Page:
If you’re a New York State and Local Retirement System (NYSLRS) retiree, you may be eligible for a cost-of-living adjustment (COLA) this September. A COLA payment permanently increases your NYSLRS retirement benefit. It’s based on the cost-of-living index, and is designed to address inflation as it occurs. The September 2016 COLA increase equals 1 percent, for a maximum annual increase of $180.00, or $15.00 per month before taxes. Please note, for most retirees, there are other reductions, such as health insurance, which may offset the COLA increase.
How is the COLA Calculated?
The COLA is calculated based on 50 percent of the annual rate of inflation, measured at the end of the fiscal year (on March 31). It cannot be less than 1 percent or greater than 3 percent of your retirement benefit. This year, since the rate of inflation was less than 1 percent, the COLA increase equals 1 percent. The COLA is calculated using the first $18,000 of the annual Single Life Allowance pension (even if you selected a different payment option), or your actual pension, if it’s less than $18,000.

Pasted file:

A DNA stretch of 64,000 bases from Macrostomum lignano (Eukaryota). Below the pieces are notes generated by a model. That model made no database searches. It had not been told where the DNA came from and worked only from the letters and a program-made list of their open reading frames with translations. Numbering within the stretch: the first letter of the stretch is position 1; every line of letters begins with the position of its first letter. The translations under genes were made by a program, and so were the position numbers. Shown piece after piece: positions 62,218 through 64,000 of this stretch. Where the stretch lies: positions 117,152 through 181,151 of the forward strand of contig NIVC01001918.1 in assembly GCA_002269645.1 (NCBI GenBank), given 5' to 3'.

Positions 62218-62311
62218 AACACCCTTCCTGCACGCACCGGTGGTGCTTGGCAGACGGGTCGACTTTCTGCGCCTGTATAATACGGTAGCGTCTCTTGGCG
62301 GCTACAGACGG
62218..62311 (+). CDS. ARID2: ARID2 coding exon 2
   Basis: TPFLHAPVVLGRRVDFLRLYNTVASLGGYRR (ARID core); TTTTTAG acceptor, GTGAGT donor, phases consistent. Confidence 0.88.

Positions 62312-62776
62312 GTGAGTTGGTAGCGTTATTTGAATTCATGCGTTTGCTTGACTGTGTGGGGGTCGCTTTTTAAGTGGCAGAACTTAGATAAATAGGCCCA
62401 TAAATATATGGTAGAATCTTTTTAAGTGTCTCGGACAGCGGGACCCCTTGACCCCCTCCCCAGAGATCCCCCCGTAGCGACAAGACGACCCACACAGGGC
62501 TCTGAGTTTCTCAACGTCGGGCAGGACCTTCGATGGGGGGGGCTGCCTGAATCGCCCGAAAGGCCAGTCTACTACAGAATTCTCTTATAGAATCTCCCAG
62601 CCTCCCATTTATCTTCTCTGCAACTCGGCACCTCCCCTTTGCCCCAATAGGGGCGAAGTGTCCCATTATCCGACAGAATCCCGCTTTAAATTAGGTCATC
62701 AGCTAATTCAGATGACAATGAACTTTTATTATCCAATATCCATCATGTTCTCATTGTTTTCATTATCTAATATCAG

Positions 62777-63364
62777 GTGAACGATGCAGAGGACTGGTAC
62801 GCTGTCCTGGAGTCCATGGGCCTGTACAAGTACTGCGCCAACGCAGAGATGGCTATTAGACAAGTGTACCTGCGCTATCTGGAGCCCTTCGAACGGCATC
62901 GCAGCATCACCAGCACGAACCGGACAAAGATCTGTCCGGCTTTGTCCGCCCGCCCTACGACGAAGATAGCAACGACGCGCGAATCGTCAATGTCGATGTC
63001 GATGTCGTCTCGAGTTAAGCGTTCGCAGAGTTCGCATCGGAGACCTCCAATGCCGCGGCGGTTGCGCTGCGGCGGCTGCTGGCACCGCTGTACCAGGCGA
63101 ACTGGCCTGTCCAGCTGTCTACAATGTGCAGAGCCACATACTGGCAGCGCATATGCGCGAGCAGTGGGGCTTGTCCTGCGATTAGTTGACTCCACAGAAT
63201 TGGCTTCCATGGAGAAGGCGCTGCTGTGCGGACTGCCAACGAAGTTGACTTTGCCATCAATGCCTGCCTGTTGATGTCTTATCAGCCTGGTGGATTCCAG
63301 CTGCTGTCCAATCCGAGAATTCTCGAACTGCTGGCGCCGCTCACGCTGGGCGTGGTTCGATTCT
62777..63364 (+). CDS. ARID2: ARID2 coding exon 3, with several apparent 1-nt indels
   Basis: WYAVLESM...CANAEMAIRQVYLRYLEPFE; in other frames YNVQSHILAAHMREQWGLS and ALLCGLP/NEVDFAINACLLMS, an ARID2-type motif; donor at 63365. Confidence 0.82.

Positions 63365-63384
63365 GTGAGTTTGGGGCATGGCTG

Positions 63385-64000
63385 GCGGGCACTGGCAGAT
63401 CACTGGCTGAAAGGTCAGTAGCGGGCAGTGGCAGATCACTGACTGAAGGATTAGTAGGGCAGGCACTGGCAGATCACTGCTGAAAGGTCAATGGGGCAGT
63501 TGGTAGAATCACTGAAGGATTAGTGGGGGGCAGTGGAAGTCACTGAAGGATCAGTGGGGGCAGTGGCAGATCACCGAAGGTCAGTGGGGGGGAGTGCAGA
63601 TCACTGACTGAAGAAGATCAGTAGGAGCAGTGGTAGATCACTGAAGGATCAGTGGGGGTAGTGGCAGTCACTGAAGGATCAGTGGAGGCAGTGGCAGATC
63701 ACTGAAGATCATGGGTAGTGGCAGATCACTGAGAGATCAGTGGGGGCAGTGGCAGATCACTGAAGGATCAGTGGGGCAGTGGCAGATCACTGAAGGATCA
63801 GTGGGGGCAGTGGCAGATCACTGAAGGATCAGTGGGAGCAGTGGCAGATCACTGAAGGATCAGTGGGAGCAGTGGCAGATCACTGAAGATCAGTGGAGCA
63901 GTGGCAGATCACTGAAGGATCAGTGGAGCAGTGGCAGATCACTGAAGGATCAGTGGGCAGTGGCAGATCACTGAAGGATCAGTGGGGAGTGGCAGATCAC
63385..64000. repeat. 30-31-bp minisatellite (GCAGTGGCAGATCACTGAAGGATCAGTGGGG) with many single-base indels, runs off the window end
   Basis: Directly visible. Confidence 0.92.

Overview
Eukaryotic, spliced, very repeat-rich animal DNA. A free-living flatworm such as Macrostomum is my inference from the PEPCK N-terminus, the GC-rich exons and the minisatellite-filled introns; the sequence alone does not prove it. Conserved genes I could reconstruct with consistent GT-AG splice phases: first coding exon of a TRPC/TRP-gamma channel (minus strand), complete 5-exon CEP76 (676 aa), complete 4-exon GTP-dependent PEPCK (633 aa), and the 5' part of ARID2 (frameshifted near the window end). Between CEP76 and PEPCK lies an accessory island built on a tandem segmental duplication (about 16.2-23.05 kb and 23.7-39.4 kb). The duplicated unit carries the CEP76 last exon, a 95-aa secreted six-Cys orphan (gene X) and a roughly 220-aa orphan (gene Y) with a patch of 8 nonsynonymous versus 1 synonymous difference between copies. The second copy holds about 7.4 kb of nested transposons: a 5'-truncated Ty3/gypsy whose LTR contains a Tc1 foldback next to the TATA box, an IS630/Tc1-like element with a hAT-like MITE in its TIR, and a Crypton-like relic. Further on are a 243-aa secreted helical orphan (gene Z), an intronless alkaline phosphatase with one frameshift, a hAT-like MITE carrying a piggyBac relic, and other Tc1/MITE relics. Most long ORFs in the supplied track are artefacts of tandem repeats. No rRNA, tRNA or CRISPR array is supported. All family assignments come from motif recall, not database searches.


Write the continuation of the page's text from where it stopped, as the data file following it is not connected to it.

Who Is Eligible for a COLA?
To receive the COLA, you must be:
- Age 62 or older and retired for five or more years; or
- Age 55 or older and retired for ten or more years (for uniformed employees such as police officers, firefighters and correction officers covered by a special plan that allows for retirement, regardless of age, after a specific number of years); or
- A disability retiree for five years; or
- The spouse of a deceased retiree receiving a lifetime benefit under an option elected by the retiree at retirement. (Eligible spouses are entitled to half the COLA amount that would have been paid to the retiree when the retiree was eligible); or
- A beneficiary receiving the accidental death benefit for five or more years on behalf of a deceased NYSLRS member.
The NYSLRS COLA is different than the Social Security Administration (SSA) COLA. For 2016, the SSA didn’t provide a COLA adjustment for almost 65 million Social Security recipients.
If you want to learn more about COLA, read our publication, Permanent COLA.